Struggling with your Dance Choreography

“It’s tough to see that in the moment, but when you look back at what you’ve accomplished, you’ll see it’s a big deal.”

There are myriad reasons you might dislike one of your group dances for competition. Every dancer prefers a routine that makes her feel like a rock star. But even if you’re never going to be in love with that one dance, there are ways to make friends with it, or at least call a truce. Here are six of the most common scenarios—and advice on how to handle them like a pro.

Help! I hate the choreography!
In the professional world, dancers are frequently asked to perform things they don’t necessarily love. You won’t always agree with your teacher’s taste, but try to see that as an opportunity to become more versatile.

Often, when dancers dislike choreography, it’s because they don’t feel they look good doing it. Rather than letting the dance crush your spirit, acknowledge the obstacle and form a plan of action. Donnajean Kline, owner and artistic director of The Dance Academy in Holland, PA, recommends finding a buddy to practice with, videotaping and watching a rehearsal, or taking extra classes in the style. Your teacher or an assistant may even have time to give you private lessons. “It’s exciting to be uncomfortable,” says Tawney Giles, who teaches at The Southern Strutt in Irmo, SC. “It’s tough to see that in the moment, but when you look back at what you’ve accomplished, you’ll see it’s a big deal.”

Help! My costume is getting in the way of my dancing!
A troublesome costume can throw off an entire dance. It’s important to sort this out as early as possible: At your fitting, make sure you have a full range of motion, and don’t be afraid to be vocal (in a polite way) if the bodice is so tight you can’t breathe, or if you’re afraid of “popping out.” Test tricks and lifts in costume a few times before dress rehearsal and tell your teacher about any problems. In the end, the sequins might still be scratchy, but the costume shouldn’t interfere with your dancing.

If you’re worried the costume is unflattering or doesn’t fit the dance, that’s a decision to leave to your teacher. If you’re truly uncomfortable performing in the costume, though, mention it to her one-on-one and see what she advises. And if you’re embarrassed by a silly costume like a pony or duck suit, Dana Adames, owner and director of the Talent Factory Performing Arts Centre in North Kingstown, RI, recommends embracing the ridiculousness as a rite of passage. Even your Broadway heroes have been there.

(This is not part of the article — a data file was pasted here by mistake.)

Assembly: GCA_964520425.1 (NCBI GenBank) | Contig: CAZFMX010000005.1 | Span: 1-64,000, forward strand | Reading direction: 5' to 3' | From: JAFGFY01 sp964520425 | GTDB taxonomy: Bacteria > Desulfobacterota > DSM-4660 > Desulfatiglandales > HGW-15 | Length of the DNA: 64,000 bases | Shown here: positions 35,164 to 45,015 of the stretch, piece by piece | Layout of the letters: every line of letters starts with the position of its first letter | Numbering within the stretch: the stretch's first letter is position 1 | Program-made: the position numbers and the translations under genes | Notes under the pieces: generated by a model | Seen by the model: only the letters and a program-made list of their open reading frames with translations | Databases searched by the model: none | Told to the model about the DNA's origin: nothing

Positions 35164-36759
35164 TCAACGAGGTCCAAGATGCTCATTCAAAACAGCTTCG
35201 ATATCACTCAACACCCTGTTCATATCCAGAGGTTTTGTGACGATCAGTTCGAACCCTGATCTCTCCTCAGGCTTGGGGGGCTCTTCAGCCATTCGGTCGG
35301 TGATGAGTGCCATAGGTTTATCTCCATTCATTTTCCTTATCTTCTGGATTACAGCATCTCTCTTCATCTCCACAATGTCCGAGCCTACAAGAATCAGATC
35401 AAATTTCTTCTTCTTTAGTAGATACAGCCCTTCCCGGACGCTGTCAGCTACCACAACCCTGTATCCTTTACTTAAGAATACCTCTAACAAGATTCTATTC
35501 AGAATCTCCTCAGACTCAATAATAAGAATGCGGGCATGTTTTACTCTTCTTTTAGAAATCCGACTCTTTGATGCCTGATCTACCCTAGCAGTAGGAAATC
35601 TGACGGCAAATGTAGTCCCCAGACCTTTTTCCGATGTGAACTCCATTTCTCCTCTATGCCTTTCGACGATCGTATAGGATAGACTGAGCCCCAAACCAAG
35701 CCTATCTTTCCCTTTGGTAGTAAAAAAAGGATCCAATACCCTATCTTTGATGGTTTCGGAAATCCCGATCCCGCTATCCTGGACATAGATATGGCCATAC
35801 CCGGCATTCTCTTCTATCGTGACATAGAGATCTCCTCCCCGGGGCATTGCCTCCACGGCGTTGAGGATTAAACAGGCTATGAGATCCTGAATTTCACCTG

Article by DanceSpirit (Ashley Rivers)

<![CDATA[DIY - How to Make Laced up Khaki Pants]]>Sun, 05 Jan 2014 20:52:53 GMThttp://westiecouture.weebly.com/dance-blog/diy-how-to-make-laced-up-khaki-pantsPicture
DIY Laced-Up Khaki Pants

For this week’s tutorial, we designed a laced-up pants that was inspired by Isabel Marant’s collection for H&M. By simply adding grommets on the side seams of the trouser, it created this mixture of boho chic with rock ‘n’ roll vibe. 
You will need 1 yard of twill fabric with moderate amount of spandex in order to easily move within the pants. You will also need black grommets and strings for this tutorial.

What's most interesting about this coat is that it is a denim jacket with faux fur sleeves attached to it. 
Read More at Article by Q2HAN
♥Fashion Blog- http://q2hans.blogspot.com

<![CDATA[Dance Fashion Solution]]>Sun, 05 Jan 2014 20:36:03 GMThttp://westiecouture.weebly.com/dance-blog/dance-fashion-solutionPicture
What Blouse Do I Wear With Platform Heels and Skinny Jeans?

Skinny jeans and platform heels are a match made in heaven -- the shoes' extra height can help make your legs look longer and leaner in the snug-fitting jeans for a sexy, flattering look. But when you're wearing such bold pieces on your lower half, finding the right blouse to pair with them can be a challenge. 
Skinny jeans and platform heels can actually work with a variety of tops, though, so you can easily switch up your outfit depending on the occasion and the look that you're going for.

Button Up
When you want a chic, polished look, pair your skinny jeans and platform pumps with a classic button-down blouse. For the most put-together look, opt for a fitted button-down that you can tuck into your jeans. Wear dark wash jeans with a white button-down blouse, and add a pair of platform pumps in a striking color like red or cobalt for a simple, stylish look. Or pair black skinny jeans with a magenta button-down blouse and black platform heels for a look that’s sharp and modern.

Go Long
If you feel self-conscious in skinny jeans, a long blouse that covers your stomach and backside is an ideal option – which is why a tunic pairs well with your jeans and platform heels. During the day, pair a pink and orange floral print tunic with medium wash skinny jeans and brown platform heels for a casual look that you can wear for an afternoon of shopping or lunch with friends. For an evening out, pair a sequin tunic tank with dark-wash skinny jeans and black-velvet platform pumps. If you feel like the tunic top is making you look a little large, add a belt to cinch your waist and accentuate your curves.

Wrap It Up
With skinny jeans and platform heels, you can create a long, lean look for your body. Maximize the effect by pairing them with a wrap blouse – the two halves of the blouse create a deep V-neck that elongates your upper body, while the tie at the waist flatters your curves. For a sleek, slimming look, go monochromatic by pairing a black wrap top with black skinny jeans and black platform heels. For an evening out, opt for a red wrap top with ruffled sleeves and hem, and pair it with dark-wash skinny jeans and animal-print, peep-toe, platform pumps for a flirty look.